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Shining like the sun. . .

Easter Sermon based on Mark 16:1-8

“In Louisville, at the corner of Fourth and Walnut, in the center of the shopping district, I was suddenly overwhelmed with the realization that I loved all these people, that they were mine and I theirs, that we could not be alien to one another even though we were total strangers. It was like waking from a dream of separateness, of spurious self-isolation in a special world. This sense of liberation from an illusory difference was such a relief and such a joy to me that I almost laughed out loud. I have the immense joy of being man, a member of a race in which God Himself became incarnate. As if the sorrows and stupidities of the human condition could overwhelm me, now that I realize what we all are. And if only everybody could realize this! But it cannot be explained. There is no way of telling people that they are all walking around shining like the sun.” 

Those words describe an experience of the late Father Thomas Merton. If this is the last Easter sermon I ever preach what do I want to say to those gathered on this most sacred day in the Christian calendar. Since for thirty five years I have tried to preach the gospel, I suppose that is a good place to start.

The story is familiar to us. Three women arrive to discover an empty tomb and a young man declaring astoundingly that “he has been raised.” But I am haunted by the white robed man’s words that follow, “Jesus is going ahead of you to Galilee; there you will see him, just as he told you.” 

It leaves us asking the question where is Galilee? I don’t think it is a geographical question. Perhaps it was when this story was first told roughly thirty years after Jesus earthly live had ended. But where is Galilee for us? Does this ancient story still have meaning for us or is it a story that has become rather bland after all these centuries?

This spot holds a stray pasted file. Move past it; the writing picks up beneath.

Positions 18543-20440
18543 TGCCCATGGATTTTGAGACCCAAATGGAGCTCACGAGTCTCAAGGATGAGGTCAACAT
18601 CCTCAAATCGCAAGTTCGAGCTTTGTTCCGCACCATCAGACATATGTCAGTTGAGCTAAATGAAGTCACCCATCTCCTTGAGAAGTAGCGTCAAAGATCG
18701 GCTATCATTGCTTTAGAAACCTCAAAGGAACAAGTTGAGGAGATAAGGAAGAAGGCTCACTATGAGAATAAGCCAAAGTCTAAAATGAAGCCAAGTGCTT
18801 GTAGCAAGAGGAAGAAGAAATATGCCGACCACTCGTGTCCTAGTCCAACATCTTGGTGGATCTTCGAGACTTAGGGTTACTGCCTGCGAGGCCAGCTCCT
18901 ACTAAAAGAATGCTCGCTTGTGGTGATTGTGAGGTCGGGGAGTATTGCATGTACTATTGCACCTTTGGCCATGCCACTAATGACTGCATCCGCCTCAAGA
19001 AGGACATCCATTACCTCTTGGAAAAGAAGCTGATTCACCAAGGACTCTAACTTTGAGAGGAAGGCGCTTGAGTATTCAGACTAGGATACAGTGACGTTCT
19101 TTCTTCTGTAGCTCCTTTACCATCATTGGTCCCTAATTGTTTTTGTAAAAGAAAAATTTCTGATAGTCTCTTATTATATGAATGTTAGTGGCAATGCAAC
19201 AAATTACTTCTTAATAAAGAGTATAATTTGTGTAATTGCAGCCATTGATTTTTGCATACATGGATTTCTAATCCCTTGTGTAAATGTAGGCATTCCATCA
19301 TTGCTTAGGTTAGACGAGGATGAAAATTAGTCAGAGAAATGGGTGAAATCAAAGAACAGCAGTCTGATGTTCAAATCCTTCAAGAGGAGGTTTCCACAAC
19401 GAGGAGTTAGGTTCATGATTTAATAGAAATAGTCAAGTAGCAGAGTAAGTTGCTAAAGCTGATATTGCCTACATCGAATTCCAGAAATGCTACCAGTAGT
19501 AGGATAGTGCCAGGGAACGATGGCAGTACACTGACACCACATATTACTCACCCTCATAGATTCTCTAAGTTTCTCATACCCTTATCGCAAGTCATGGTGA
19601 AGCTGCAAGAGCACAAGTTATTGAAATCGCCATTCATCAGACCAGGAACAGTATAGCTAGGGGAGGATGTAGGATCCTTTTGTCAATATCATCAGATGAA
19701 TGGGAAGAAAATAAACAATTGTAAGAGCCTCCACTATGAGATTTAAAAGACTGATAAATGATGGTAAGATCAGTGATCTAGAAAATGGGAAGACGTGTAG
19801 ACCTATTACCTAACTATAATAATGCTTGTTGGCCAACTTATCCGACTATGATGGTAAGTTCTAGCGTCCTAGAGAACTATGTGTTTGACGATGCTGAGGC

When Thomas Merton stood at the corner of Fourth and Walnut in Louisville, Kentucky and had that mystical experience, I think he may well have discovered Galilee for our time. Fr Merton was a monk who was also the abbot of the Gethsemane Monastery. But it was not in the monastery, as he and his fellow monks, devoted their lives to daily religious practice that he was forever changed. It was on a busy street corner in Kentucky’s largest city that he suddenly was able to speak the unspeakable, “There is no way of telling people that they are all walking around shining like the sun.”

It almost makes us want to travel to Louisville and stand on that same street corner. The good news, the Gospel, is that we don’t have to make that trip. You see, our journey to Galilee is a journey to our own hearts. It is opening the eyes and ears of our hearts to that which surrounds us in the eternal now. It asks us to see reality in a new way. That’s what the young man was proclaiming to the three fearful and amazed women on the first Easter.

Resurrection is all around us if we can only get beyond all of the distractions and commotion that can make us oblivious to the everyday Galilee’s that surround us. A generous member of our congregation and our Board of Christian outreach sent $11,000 to Rural and Migrant Ministry this past week. I received an email from Richard Witt, the Director, when he was made aware of our gift. He wrote, “This gift leaves me speechless, except to say that bearing witness to love of God leads to the power of the resurrection. …time and time again.”

Resurrection isn’t fully realized in an empty tomb. The fullness of resurrection can only be realized when we journey to the Galilee that is always present. Mark’s empty tomb was insufficient to tell the whole story. Resurrection requires us to have the courage to journey to the Galilee that begins in our hearts. To paraphrase Fr. Thomas, “ We have the immense joy of being human, a member of a humanity where God became incarnate. As if the sorrows and stupidities of the human condition could overwhelm us, now that I realize that we all are shining like the sun. 

As that hymn of my childhood reminds us, “You ask me how I know he lives -He lives within my heart.” May our hearts be opened to the Galilee that can only be seen with the eyes of our hearts. 

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